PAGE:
Watching Schumacher is an exercise in cognitive dissonance.
For most racing documentaries that feature appearances from everyone but the main subject, the reason is obvious: they’re not alive to tell their own story. From Dale Earnhardt Sr. to Ayrton Senna (who features prominently and poignantly throughout Schumacher), the idea of a legend giving his life on the track is ingrained, and seeing a film with a driver’s friends and family discussing heroics and life at home in the past tense triggers that same feelings in a viewer.
Those watching who are completely unfamiliar with Michael Schumacher’s story might indeed be expecting that to play out. Netflix has brought plenty of new people to the world of Formula 1 via the excellent Drive to Survive, and the Schumacher doc offers some of the same inside access, albeit from a completely different era of the sport.
Schumacher. September 15. Netflix. pic.twitter.com/o7CRcfw5b6
— Formula 1 (@F1) August 25, 2021
In some ways, then, the documentary works on two levels; the foreshadowing is tragic for those who both know and don’t know what happened to Schumacher in the French Alps after his second retirement.
The documentary is also a combination of the modern Formula 1 docuseries and The Last Dance; the archival film footage is stunning. There might not be a better time and place for Technicolor than Formula 1 in the 1990s; watching a rookie Schumacher shoe the 7Up livery Jordan around Spa in 1991.
The involvement of the Schumaker family (wife Corinna and son Mick, a current F1 rookie, make the strongest impressions) would seemingly foretell a film focused more on Schumacher off the track, but it was actually more concerned with the heights of Schumacher’s on-track career. There are sections on Schumacher’s rivalry with Ayrton Senna, tragically cut short by Senna’s fatal accident, which is shown in the film in a jarringly powerful and horrifying moment, accentuated by archival footage of Schumacher talking about how he assumed Senna would just be in a coma from which he could recover.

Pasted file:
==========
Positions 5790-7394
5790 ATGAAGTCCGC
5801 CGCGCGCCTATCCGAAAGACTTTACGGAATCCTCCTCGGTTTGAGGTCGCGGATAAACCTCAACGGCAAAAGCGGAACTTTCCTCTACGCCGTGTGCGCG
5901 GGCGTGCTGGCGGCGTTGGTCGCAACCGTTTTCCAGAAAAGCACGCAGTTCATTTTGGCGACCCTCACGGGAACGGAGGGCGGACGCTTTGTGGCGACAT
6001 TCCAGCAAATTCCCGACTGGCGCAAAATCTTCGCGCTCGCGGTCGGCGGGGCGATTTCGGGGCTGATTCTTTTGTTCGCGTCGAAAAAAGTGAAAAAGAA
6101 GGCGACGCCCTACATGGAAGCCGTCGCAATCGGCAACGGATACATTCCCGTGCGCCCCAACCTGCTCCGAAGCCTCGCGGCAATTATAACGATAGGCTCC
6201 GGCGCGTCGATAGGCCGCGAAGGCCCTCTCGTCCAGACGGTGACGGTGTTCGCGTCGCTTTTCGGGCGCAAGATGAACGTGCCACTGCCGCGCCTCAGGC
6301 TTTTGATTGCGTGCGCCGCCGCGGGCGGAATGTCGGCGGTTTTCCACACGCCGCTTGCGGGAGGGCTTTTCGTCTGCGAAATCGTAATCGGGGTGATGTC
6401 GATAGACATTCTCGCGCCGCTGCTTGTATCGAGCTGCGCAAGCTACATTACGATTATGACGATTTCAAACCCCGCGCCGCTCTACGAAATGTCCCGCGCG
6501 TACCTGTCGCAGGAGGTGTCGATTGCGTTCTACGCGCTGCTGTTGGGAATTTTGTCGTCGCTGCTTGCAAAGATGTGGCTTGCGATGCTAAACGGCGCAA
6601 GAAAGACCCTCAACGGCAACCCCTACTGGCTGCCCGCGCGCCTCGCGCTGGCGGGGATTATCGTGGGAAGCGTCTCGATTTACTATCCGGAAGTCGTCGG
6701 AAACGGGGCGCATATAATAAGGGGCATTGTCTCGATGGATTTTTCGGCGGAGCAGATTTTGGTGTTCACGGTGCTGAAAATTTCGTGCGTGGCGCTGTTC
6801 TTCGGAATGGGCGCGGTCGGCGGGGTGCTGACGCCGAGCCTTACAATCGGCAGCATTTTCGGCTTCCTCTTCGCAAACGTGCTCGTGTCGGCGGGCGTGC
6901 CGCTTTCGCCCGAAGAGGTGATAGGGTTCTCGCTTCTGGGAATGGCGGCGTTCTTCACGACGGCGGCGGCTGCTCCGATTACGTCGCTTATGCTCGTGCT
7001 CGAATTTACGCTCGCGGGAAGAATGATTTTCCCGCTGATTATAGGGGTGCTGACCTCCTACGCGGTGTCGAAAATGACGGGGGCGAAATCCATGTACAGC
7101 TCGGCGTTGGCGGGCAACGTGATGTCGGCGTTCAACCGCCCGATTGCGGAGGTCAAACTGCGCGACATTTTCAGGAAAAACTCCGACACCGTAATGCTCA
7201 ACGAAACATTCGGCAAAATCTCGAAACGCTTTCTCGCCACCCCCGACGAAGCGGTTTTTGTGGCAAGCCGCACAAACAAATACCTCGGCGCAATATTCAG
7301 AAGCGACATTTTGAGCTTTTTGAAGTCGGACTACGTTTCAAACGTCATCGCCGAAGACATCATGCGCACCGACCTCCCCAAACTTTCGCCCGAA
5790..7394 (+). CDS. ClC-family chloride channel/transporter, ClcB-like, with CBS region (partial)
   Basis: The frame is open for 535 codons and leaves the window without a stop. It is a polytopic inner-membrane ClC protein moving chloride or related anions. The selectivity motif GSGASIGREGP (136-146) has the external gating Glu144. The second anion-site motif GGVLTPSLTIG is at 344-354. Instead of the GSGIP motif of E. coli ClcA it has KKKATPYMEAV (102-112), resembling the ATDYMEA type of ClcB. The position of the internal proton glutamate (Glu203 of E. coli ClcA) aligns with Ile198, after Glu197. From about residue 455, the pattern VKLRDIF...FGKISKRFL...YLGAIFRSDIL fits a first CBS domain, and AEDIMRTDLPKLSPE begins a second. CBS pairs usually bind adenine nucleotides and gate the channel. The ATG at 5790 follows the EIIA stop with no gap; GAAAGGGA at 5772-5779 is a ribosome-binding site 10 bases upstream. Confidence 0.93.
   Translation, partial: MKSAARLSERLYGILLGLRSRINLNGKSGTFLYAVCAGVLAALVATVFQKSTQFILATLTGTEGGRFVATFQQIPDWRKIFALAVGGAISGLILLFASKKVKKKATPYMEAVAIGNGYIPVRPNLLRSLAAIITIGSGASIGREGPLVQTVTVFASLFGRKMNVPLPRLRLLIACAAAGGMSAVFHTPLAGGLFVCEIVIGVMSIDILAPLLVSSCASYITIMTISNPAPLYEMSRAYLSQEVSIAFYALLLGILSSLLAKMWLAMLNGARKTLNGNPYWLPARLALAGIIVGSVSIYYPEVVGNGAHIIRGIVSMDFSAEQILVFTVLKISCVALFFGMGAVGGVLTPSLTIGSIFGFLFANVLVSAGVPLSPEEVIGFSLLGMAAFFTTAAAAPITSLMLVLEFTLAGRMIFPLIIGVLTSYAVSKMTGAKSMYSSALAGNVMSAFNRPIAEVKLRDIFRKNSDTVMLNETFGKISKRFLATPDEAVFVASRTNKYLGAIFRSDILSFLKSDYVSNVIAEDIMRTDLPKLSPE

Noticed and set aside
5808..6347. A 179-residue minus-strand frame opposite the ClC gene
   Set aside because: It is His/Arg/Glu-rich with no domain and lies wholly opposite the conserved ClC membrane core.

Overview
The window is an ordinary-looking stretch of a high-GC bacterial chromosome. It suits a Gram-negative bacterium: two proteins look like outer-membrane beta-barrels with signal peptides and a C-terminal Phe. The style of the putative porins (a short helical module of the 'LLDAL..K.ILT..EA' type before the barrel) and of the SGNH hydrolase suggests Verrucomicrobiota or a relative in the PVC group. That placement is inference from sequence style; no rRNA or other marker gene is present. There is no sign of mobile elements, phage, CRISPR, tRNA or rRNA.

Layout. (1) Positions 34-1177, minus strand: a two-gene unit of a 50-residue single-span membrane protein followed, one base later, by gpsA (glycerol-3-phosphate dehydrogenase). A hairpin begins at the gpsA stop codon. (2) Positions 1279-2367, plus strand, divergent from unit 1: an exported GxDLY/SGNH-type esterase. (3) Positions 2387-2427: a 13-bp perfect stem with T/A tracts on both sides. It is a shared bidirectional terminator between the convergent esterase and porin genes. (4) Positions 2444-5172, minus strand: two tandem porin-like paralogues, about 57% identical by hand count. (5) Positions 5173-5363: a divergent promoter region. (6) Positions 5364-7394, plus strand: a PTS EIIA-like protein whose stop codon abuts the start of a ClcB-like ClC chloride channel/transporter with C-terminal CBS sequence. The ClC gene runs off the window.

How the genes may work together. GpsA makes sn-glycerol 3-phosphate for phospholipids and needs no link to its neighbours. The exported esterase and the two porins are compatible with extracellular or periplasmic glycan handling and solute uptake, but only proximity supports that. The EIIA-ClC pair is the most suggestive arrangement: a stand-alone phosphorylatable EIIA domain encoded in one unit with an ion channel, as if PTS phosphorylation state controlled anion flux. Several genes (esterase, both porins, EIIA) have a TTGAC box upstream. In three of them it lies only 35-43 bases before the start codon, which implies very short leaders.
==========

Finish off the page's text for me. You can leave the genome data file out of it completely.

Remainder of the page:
There are also moments of outright lyricism. The opening and closing credits are static onboard camera shots of Schumacher traversing the Monaco circuit, and they alone might be worth watching the film for. They capture the poetry and power inherent to the sport at which Schumacher was better than just about anyone else to ever do it. In the middle of the film, a brief tracking shot follows Schumacher chasing Mika Häkkinen in the wet. It’s an evocative few seconds, suggesting a shark hunting prey in the open water.
Schumacher isn’t hagiography, either. Some of Schumacher’s more controversial moments (especially the pretty obvious attempt to wreck a rival to seal a championship, which led to Schumacher being retroactively disqualified for the year in 1997) are given as much time as his run to five straight titles at Ferrari to start the millennium.
That even-handedness helps lend the positive moments more weight, especially the concluding section which features the Schumacher family discussing Michael’s current state, and how they continue to support him in ways the public will never know. That’s by design, too; those who knew the story going in may have hoped for a bit of positive news or update, or even just a definitive clue as to Schumacher’s current condition. Those who were introduced to Schumacher via the film would certainly be curious after nearly two hours.
It’s not a spoiler, really, to note that we don’t get much resolution there. But what we do get is immensely powerful, sad, and hopeful, all at once.